Crude Oil Price Volatility

Michael Giberson

The New York Times observes that crude oil price volatility has been exceptionally high for the last eighteen months.

Daily changes in the spot price of crude oil, 1983-2009
New York Times graphic: Daily changes in the spot price of crude oil, 1983-2009

(Hmmm. Eighteen months ago … January 2008 … the Iowa caucuses … the U.S. presidential primary season gets underway in earnest … nahhh, couldn’t be all due to presidential politics.)  Actually, eyeballing the chart that accompanies the article, it looks like volatility didn’t really take off until the macroeconomic slide later in 2008. From the story:

“To call this extreme volatility might be an understatement,” said Laura Wright, the chief financial officer at Southwest Airlines, a company that has sought to insure itself against volatile prices by buying long-term oil contracts. “Over the past 15 to 18 months, this has been unprecedented. I don’t think it can be easily rationalized.”

Volatility in the oil markets in the last year has reached levels not recorded since the energy shocks of the late 1970s and early 1980s, according to Costanza Jacazio, an energy analyst at Barclays Capital in New York.

Energy price volatility may have implications for various energy policy proposals seeking to dramatically reshape the industry.  Research published in the Energy Journal (“Does oil price uncertainty affect energy use?” Gerard Kuper and Daan van Soest, 2006. Link to abstract.) reported that oil price volatility discourages investment in new energy-using technology:

Volatility clustering implies that high levels of volatility today give rise to the expectation that volatility will remain high in the foreseeable future, and hence the probability of price change reversals is expected to remain high as well. Volatility itself induces firms to respond sluggishly to energy price changes, and this effect is exacerbated if volatility is clustered over time as higher volatility today implies that tomorrow volatility is likely to be high too….

Our results thus give support to the theoretical prediction that energy price volatility renders energy-saving technologies less attractive. The policy implications are that in uncertain times, energy taxes are not expected to be very effective in reducing energy use, and that reducing and managing uncertainty should be high up on the policy agenda.

AN ASIDE: Between when I first read the NYT story yesterday and posting about it this morning, the title of the article morphed from “Volatile swings in price of oil stir fears on recovery” to “Swings in price of oil hobble forecasting.” I wonder if that change is a editorial judgment to minimize negative tone toward the economy, or just an effort to make headlines into statements of the obvious?

ANOTHER COMMENT: The Energy Journal doesn’t make it easy for web-based researchers to locate and link to articles in the journal (as compared to, say, the Electricity Journal or Energy Policy). As research has become increasingly web-based, that is probably not the best long-term approach.

6 thoughts on “Crude Oil Price Volatility

  1. My thought is that the increased volatility of the oil price has little to do with politics or the financial crisis, and a lot to due with decreasing elesticity of supply (while short term elasticity of demand remains low.)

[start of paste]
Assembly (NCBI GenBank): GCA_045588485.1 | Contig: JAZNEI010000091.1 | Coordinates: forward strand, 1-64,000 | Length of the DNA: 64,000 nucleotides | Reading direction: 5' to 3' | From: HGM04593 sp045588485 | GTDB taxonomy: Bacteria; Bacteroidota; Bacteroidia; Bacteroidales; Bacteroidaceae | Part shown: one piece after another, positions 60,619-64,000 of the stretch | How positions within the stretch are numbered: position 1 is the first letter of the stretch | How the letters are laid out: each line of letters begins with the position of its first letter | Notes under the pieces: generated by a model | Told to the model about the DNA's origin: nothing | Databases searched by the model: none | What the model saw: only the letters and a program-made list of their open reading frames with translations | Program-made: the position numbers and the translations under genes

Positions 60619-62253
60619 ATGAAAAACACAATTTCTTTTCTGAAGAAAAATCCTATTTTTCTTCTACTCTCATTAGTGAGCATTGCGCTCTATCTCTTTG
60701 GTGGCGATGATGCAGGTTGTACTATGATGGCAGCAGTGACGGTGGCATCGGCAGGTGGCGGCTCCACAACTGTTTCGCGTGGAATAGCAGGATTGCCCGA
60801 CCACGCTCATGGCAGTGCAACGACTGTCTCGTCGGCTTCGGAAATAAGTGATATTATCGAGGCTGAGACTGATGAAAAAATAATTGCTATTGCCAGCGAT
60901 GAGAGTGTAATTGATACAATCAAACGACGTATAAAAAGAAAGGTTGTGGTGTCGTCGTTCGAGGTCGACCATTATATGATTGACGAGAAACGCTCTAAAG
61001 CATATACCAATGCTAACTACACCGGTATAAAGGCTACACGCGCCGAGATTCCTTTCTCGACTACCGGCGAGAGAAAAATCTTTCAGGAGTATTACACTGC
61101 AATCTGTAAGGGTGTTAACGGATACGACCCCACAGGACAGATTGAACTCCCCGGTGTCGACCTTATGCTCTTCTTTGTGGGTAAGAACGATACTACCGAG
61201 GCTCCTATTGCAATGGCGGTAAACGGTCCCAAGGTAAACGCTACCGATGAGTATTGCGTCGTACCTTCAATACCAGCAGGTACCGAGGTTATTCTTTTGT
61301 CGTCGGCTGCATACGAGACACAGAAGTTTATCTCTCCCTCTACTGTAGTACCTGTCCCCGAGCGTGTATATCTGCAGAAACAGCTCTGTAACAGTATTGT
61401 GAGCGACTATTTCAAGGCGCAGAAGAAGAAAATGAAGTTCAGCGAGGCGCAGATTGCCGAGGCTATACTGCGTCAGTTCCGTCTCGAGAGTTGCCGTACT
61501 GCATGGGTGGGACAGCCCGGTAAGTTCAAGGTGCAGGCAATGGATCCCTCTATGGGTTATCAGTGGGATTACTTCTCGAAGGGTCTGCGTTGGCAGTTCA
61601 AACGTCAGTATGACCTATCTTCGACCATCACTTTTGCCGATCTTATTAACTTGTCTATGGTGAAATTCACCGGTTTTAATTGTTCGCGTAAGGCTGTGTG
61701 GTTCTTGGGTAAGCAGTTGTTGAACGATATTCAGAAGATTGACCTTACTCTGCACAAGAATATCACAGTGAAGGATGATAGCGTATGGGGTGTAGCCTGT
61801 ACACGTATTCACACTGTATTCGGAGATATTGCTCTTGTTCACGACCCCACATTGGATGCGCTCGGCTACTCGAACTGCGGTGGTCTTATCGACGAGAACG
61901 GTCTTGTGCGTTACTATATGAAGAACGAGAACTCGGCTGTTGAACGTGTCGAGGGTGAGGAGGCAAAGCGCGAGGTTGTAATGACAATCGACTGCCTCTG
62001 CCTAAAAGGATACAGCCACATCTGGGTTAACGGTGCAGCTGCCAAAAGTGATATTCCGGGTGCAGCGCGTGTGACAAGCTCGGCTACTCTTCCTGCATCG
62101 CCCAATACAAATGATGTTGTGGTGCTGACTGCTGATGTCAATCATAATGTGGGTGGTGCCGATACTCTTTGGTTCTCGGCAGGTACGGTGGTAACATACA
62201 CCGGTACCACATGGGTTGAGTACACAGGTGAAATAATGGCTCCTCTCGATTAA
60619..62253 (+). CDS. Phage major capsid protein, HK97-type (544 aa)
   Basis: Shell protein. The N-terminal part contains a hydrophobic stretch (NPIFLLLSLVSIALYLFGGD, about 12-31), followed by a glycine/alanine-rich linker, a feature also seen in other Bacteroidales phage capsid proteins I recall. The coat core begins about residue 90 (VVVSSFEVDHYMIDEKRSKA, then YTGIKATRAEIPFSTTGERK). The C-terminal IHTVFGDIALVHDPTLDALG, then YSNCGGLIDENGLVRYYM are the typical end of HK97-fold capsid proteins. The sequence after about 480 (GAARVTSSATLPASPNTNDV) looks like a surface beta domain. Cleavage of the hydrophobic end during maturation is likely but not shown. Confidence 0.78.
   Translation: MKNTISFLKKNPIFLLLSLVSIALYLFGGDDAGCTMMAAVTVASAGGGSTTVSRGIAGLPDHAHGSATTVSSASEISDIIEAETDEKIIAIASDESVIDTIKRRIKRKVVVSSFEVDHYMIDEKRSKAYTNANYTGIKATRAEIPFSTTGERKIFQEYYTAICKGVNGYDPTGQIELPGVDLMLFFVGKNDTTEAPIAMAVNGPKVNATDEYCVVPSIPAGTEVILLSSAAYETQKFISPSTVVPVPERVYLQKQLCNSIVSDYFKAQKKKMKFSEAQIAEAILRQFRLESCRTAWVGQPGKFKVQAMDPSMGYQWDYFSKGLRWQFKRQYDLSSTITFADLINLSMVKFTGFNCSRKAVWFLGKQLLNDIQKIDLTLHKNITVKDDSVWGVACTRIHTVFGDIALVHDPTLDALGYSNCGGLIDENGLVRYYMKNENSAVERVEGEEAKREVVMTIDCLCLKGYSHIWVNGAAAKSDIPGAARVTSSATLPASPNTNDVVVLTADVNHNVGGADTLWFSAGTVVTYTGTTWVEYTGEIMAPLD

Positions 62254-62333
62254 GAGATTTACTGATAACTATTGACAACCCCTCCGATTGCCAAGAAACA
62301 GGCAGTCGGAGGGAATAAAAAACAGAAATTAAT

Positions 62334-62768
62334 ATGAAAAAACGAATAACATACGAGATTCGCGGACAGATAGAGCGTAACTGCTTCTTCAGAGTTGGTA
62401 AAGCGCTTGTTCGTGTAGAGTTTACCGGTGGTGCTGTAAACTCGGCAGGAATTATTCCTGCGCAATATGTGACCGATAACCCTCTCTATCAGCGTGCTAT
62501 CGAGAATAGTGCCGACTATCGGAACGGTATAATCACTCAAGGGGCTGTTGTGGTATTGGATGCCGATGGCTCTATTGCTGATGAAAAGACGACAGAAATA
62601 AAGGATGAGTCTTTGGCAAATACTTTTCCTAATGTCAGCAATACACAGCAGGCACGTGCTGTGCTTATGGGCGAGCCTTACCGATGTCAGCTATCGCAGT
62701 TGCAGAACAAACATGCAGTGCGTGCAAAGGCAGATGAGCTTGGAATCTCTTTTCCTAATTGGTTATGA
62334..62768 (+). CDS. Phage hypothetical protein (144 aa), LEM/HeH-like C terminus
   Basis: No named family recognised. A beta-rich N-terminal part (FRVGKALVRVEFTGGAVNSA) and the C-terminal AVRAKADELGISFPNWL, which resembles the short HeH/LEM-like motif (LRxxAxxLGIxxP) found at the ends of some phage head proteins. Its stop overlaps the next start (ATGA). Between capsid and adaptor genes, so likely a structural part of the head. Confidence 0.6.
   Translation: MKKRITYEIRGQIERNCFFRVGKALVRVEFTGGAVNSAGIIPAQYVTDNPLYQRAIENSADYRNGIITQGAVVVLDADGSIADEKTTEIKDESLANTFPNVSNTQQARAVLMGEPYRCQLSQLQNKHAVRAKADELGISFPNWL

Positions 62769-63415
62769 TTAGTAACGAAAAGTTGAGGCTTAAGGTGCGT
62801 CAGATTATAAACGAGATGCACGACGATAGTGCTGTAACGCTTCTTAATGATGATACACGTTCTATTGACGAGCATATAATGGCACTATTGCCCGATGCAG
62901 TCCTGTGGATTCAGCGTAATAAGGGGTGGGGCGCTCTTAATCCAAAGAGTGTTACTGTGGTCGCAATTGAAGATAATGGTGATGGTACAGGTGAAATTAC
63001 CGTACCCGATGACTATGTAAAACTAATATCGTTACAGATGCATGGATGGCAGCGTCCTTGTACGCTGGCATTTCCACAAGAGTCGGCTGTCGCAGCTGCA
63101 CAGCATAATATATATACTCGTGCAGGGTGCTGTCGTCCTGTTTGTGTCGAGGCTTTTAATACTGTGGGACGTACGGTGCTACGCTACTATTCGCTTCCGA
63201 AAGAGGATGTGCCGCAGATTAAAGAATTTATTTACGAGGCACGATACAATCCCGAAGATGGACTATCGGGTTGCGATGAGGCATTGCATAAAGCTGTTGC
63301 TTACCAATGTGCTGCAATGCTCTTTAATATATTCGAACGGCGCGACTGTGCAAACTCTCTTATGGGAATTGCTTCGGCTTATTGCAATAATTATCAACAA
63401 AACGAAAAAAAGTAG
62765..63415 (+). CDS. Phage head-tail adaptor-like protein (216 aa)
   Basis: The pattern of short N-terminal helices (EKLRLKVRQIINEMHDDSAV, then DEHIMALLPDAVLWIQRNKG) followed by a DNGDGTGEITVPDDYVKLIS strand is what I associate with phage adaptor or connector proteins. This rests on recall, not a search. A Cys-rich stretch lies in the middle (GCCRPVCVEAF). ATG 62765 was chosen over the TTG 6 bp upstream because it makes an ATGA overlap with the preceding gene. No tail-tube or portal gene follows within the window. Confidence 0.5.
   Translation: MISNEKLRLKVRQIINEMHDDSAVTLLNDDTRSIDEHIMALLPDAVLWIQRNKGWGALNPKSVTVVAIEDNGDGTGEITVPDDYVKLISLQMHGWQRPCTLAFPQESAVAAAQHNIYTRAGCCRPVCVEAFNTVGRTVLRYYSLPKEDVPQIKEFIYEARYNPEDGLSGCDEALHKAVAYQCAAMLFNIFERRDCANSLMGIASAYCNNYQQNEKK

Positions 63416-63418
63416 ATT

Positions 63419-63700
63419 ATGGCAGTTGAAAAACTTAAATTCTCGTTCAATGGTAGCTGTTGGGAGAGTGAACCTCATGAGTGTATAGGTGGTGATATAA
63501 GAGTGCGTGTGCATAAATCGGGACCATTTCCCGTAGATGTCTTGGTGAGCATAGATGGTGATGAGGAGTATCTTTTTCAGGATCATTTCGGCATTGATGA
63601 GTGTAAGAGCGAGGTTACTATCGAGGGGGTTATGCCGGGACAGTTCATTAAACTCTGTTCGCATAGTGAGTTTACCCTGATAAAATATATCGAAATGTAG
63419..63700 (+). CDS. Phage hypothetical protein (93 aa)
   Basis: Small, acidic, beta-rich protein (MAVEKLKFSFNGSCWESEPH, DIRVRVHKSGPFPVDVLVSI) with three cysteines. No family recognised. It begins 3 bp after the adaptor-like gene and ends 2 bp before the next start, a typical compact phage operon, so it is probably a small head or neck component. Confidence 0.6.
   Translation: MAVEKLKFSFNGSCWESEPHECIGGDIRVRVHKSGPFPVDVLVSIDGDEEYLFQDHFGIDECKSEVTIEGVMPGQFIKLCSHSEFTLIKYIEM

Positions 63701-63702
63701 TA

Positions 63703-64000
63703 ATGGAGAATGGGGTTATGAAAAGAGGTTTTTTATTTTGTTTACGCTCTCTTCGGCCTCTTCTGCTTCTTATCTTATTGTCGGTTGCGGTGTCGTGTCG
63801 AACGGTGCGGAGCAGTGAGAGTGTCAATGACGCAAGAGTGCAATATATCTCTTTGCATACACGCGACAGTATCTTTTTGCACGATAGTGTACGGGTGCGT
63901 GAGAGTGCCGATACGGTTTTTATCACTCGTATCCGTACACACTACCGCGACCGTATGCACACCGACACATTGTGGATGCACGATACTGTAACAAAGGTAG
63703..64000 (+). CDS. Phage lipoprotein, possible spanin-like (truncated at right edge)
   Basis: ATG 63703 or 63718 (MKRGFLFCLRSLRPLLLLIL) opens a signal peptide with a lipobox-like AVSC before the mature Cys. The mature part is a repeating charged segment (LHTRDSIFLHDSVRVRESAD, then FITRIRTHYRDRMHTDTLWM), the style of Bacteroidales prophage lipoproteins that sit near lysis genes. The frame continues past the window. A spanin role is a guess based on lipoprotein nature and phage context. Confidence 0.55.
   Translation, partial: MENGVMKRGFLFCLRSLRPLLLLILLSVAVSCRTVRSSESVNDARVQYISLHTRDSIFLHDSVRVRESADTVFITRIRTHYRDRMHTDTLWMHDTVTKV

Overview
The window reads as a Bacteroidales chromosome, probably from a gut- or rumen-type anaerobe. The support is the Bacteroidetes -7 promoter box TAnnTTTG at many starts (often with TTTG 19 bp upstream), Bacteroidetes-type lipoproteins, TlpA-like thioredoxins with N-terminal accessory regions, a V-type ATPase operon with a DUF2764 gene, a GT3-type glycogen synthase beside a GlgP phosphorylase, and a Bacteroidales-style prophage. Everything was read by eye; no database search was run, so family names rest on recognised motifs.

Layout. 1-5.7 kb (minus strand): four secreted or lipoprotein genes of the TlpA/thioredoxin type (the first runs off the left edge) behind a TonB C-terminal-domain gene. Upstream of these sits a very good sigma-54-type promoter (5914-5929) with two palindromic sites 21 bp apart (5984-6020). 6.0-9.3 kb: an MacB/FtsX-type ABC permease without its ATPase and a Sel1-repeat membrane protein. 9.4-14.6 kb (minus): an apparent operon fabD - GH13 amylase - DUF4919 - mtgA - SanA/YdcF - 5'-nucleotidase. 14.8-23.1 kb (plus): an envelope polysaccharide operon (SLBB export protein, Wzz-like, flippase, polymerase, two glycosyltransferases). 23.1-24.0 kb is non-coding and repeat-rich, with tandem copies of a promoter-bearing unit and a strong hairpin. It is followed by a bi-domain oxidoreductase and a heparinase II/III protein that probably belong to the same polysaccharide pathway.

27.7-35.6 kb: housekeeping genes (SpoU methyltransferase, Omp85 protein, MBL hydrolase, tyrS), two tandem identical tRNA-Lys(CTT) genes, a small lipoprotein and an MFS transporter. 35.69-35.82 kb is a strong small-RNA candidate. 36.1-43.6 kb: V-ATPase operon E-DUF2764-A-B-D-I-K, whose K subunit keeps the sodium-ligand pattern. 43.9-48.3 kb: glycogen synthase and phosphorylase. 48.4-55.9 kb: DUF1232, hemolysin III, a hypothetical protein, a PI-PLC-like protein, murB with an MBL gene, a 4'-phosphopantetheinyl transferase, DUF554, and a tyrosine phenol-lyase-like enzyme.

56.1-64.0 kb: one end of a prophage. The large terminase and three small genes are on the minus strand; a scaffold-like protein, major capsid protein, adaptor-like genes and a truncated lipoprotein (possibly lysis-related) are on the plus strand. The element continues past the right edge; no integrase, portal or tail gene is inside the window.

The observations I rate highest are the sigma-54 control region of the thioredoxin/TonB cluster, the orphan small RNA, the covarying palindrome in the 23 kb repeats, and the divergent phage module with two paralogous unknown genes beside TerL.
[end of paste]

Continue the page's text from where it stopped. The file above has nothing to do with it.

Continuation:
As excess supply capacity has been eroded over the last decade, the ability of supply to change in order to meet changes in demand leads to higher volatility.

    The implication for policy is that policy should be used to stabilize price, with variable taxes designed to put a floor on oil prices, thus countering any disincentive to invest in alternatives… although I’m not sure I follow the argument: shouldn’t a increase in volitility increase the incentive to seek alternatives, since uncertainty = risk, and most people are risk averse, not risk-sseking?

  2. I half-way agree. A story might be: in the last 15 or 20 years companies have moved to more efficient inventory management, using improved communications, computation, and logistics with a little inventory instead of just holding lots of inventory to support production processes. With less inventory on hand, the system has less slack to accommodate short term increases in demand (or, as Tom says, supply becomes more inelastic), with the result that prices become more volatile.

    But whatever the case over most of the last 15 or 20 years, it would be hard to argue that the industry lacks spare capacity over the last 8 months or so, and that period has seen the highest recent price volatility.

    The election suggestion was mostly tongue in cheek, though I do think that there is a significant policy uncertainty component that emerged as the election progressed and that hasn’t yet been resolved. Cap-and-trade? Maybe soon, maybe sometime, maybe not. It makes a difference to the industry (perhaps not nearly as big a difference as some expect, but not-knowing is part of the problem).

    The economics article cited argued that the policy implication was for efforts to “reduc[e] and manag[e] uncertainty,” which may mean price stabilization, but could mean policy stabilization as well.

    Price stabilization is a tempting goal, but I’m afraid that price volatility is just the messenger and if we shoot the messenger we will have a harder time getting the messages in the future.

  3. Mike,
    My comment was only adddressing the oil market, not the broader economy in general. The supply buffer in the oil market has been mainly in Saudi Arabia for the last few decades, and no one (other than the Saudis) knows how big it really is.

    Not that you have to agree with me, but I realized after your response that I had not used the word “oil” anywhere in my initial comment.

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